In the run up to Copenhagen, I suggested the economic downturn could be used to push for a goal of an immediate peak to global emissions.
In a pastiche of Kennedy’s man on the moon speech, I imagined President Obama laying down the following gauntlet to the world:
I believe that the world should commit itself to achieving the goal of stopping the inexorable rise in greenhouse gas emissions that is doing so much to put our planet in peril. I don’t believe we should aim to achieve this goal in 2020 or 2030 or 2050 – but right now in 2009, making this year the high water mark for mankind’s global experiment with the global climate.
Obviously this didn’t happen, but – gradually – we’re learning more about has happened to emissions. The figures for US carbon dioxide for 2009 are now in and the good news is that they fell by an astonishing 9%.
Question is: has the US stimulus been wisely spent on measures that will push the economy onto a lower carbon path as it grows again? The answer is probably not, though there is some reason for hope:
As the economy recovers, the structure of that recovery will be important to the future emissions profile of the United States. If energy-intensive industries lead the economic recovery, emissions would increase faster than if service industries or light manufacturing play the leading role. If coal, which was more heavily impacted by the recent economic downturn than other energy sources, rebounds disproportionately, the carbon intensity of the energy supply could rise above the 2009 level.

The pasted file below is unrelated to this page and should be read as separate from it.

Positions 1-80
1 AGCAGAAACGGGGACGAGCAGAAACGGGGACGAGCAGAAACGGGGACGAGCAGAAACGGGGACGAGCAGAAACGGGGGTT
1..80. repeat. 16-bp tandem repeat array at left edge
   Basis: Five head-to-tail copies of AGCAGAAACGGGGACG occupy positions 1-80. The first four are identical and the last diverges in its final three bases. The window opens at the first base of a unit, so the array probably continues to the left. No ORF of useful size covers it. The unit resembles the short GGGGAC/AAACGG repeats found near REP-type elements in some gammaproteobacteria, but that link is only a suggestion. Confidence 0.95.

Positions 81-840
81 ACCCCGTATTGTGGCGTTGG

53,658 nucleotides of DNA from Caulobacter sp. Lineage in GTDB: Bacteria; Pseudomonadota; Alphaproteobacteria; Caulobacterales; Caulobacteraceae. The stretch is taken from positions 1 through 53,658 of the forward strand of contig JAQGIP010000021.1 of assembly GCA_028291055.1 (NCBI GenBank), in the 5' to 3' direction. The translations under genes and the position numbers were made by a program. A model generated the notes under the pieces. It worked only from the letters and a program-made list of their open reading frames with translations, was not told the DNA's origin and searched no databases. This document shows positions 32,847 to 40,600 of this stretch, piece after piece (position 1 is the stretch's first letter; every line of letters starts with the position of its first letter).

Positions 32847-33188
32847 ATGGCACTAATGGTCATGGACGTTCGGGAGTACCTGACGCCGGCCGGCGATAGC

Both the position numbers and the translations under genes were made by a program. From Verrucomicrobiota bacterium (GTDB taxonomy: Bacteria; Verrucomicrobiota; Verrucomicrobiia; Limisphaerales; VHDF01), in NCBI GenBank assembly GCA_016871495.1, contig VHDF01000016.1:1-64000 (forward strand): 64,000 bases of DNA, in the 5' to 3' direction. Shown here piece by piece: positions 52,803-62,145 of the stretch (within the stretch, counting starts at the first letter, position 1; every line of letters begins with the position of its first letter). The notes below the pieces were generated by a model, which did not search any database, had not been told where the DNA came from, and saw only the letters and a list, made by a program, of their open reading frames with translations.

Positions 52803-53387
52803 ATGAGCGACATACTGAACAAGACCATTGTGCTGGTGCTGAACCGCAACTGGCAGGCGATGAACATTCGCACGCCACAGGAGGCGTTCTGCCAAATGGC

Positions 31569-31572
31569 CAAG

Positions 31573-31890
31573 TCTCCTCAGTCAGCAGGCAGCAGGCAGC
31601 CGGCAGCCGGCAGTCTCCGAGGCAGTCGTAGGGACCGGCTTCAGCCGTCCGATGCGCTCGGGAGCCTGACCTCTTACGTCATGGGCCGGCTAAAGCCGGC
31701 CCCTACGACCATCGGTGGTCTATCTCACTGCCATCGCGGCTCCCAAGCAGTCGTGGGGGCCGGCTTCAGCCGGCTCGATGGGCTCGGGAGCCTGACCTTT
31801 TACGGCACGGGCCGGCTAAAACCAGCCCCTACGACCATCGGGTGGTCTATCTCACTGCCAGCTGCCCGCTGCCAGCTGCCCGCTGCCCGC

However, longer-term trends continue to suggest decline in both the amount of energy used per unit of economic output and the carbon intensity of our energy supply, which both work to restrain emissions.
The world is at a major inflection point on its carbon trajectory, but I fear we’re going to blunder through it without realising the opportunity for transformation. As Copenhagen showed, unfortunately, we’re still a long, long way from reframing climate change as a now problem. But it’s still not too late to start working for peak emissions.